The forest has always been an essential breeding ground for cinematic insanity, and it’s not hard to imagine why; after all, the things closest to us but which we have really have only begun to understand are among the most terrifying. Writer/Director Joel Potrykus uses the woodlands to summon a consistent air of dread in his latest genre-defying curio, THE ALCHEMIST COOKBOOK, though it’s hardly the sole location herein whose deep-seeded hallucinatory horrors are so cleverly uprooted throughout the film’s tight, disconcerting narrative.
Ty Hickson, a relative newcomer with only a few credits to his name, stars as Sean, a mentally unstable young man who lives in a trailer somewhere in the woods where he can be alone with only himself and his cat Kaspar to practice alchemy as a means of acquiring a fortune. It’s clear that Sean’s pill-popping may be the source of his wild ambition, but at the very least he’s committed, and his friend Cortez (a hilarious Amari Cheatom) visits often to ensure that he’s got plenty of food, tools, and has his prescription refilled to boot. As good of a friend as Cortez is, he is far from perfect, and one day he forgets to bring the meds.
Before we can even begin to settle down within the pitch-perfect representation of Sean’s unbalanced psyche, he’s dabbling in black magic as a means of speeding up his process; which of course could potentially be the final nail in the coffin for our tragically delusional friend. It’s at this point that the mood shifts from that of a breezy and often hilarious hang-out pic (in which one of the two people involved only sometimes shows up) with subtle macabre flourishes to a genuinely disturbing body horror film, and it’s the seemingly effortless way in which the narrative alternates between the two – and others as well – that makes it so unforgettable.
The Michigan-based Potrykus prefers to work with restrained budgets and unhinged characters, challenges and limitations which seem to have worked in his favor thus far (this is his third feature, after 2012’s APE and 2014’s BUZZARD). The simplicity of the build-up benefits the lasting ambience of the truly haunting payoff; it’s ultimately more effectively horrifying than the majority of straight genre efforts. In Sean’s phantasmagorical fantasy world, the forest is very much alive with beastly bellowing, low growls, and big splashes (in the wetland areas). No animal, not even a seemingly innocent possum, can be trusted other than the faithful feline, who should be commended for the magnitude of the madness he puts up with here. Everything with any semblance of purity is reduced to savage animalism in the end, and perhaps that is what the film is really about – going backwards through forced progress. Sometimes, we must let nature take its course, for it works in mysterious ways.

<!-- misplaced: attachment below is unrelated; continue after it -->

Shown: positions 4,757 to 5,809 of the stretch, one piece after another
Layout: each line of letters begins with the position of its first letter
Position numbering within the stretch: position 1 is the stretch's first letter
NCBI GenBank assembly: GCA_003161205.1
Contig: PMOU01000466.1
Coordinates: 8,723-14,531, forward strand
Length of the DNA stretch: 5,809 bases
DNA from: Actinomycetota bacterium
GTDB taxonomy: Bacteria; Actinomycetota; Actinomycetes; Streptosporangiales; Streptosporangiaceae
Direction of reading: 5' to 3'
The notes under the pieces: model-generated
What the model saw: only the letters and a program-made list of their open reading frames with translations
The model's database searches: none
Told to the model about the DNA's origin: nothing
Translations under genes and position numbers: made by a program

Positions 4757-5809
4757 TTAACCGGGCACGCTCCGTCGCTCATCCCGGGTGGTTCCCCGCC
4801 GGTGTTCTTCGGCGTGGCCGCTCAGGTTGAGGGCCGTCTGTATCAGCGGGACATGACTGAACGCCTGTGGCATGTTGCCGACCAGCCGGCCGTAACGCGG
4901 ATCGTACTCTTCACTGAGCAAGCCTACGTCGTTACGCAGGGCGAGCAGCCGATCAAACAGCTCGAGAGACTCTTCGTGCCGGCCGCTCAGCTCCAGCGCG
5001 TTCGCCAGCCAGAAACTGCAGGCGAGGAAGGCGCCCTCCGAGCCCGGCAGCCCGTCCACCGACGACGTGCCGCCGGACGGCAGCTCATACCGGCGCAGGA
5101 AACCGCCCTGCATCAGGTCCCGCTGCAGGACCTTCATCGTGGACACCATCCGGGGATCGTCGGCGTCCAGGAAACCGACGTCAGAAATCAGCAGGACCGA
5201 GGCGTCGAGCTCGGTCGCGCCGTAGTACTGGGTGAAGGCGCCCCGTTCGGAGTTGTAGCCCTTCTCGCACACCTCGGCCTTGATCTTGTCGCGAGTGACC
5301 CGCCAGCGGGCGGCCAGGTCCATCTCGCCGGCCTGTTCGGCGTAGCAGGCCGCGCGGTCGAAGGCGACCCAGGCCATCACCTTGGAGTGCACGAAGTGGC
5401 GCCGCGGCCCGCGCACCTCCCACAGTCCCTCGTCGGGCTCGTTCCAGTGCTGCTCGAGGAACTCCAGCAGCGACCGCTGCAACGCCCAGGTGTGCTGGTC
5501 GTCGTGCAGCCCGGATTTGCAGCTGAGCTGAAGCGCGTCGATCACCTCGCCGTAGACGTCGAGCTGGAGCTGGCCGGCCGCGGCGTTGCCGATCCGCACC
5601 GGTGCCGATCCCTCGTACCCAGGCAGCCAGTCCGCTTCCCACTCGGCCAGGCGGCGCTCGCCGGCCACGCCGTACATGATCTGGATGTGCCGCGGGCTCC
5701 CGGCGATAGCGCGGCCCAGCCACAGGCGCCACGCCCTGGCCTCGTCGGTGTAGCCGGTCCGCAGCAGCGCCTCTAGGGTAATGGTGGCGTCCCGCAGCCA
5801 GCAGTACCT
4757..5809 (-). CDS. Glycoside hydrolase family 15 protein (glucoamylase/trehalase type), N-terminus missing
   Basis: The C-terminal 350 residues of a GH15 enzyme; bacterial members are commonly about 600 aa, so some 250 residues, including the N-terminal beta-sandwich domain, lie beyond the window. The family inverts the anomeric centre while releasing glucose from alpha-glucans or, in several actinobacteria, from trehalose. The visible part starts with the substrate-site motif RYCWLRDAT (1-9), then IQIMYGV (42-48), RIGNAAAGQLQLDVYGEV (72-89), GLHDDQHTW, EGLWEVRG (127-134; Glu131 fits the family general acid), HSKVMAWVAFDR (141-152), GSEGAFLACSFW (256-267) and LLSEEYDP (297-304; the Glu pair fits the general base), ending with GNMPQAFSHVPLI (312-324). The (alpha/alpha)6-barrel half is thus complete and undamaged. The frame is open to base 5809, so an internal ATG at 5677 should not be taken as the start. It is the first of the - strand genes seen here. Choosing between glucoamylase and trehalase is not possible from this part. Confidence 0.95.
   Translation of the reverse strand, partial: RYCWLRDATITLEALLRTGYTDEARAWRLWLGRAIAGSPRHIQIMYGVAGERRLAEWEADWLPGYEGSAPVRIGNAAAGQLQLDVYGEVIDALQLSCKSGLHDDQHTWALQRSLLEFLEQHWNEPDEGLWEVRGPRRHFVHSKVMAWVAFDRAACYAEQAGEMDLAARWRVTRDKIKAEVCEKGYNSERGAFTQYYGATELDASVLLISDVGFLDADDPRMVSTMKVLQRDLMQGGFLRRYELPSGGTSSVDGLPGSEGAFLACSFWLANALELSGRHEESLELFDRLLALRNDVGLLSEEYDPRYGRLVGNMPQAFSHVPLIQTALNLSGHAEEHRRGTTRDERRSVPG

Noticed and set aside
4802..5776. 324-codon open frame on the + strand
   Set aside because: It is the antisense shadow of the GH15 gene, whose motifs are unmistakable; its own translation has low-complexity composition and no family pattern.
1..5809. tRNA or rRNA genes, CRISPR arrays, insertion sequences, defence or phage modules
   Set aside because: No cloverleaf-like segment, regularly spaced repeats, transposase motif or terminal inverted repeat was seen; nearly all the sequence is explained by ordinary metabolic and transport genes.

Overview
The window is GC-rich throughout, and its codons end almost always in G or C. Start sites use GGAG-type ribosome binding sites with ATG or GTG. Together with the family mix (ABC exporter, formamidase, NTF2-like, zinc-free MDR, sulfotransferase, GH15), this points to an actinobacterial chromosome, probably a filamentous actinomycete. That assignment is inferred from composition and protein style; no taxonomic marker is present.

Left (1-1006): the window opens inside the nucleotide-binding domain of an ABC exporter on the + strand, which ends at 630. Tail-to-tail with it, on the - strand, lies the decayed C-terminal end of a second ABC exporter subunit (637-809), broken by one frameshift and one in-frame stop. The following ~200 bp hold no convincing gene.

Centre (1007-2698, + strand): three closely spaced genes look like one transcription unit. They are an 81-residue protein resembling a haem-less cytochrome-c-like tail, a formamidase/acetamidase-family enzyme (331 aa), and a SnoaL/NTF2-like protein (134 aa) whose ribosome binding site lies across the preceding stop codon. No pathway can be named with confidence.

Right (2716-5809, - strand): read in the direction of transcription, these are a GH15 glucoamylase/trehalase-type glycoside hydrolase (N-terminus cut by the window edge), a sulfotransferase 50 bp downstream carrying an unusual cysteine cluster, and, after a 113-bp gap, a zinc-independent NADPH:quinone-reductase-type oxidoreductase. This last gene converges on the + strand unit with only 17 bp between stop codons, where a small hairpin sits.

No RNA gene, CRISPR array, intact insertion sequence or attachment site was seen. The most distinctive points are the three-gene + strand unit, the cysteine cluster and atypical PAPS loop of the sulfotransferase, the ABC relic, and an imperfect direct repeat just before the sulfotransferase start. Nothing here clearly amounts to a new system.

Potrykus dares to find beauty in Sean’s plight, and the fact that he does so in spades is no easy feat. The character’s misery is entirely of his own making, though the implication seems to be that there’s still time for Sean to redeem himself. There’s also a great deal of humor to be wrought from Sean and Cortez’s interactions, with one scene in particular involving the consumption of cat food being a prime example of pure, thoroughly awkward observational comedy. Absurdism runs through this whole strange exercise, though there’s an honest sadness in Sean’s eventual transformation. We’ve been so up close and personal with the unlikely protagonist leading up to this point that there’s absolutely no reason why we shouldn’t be made to witness his ultimate decline on a similarly intimate scale. We grow to like the guy – a lot – in spite of his flaws, though luckily this feels more like fate than outright punishment.
Empathy is the key and love is the spirit. THE ALCHEMIST COOKBOOK is certainly a strange one by any conventional standards, but it’s just not that simple. There is real humanity here, both in its passionate ode to the benefits of solitude itself and its singular tale of a man running out of nature and losing himself to what’s left of it. Its commitment to staying well within the boundaries of its protagonist’s headspace brings to mind the similar triumphs of John Hancock’s LET’S SCARE JESSICA TO DEATH, the effects of which are genuinely devastating. Potrykus is more than just one of the most singular minds in contemporary American independent cinema; here, he’s solidified himself even further as one of the most important voices for the outcasts of the silver screen and the damned spaces they occupy. His latest is akin to a waking nightmare – of a similar essence to the abandoned dinghy in the middle of the pond that just begs to be investigated further – and yet it brings such profound joy.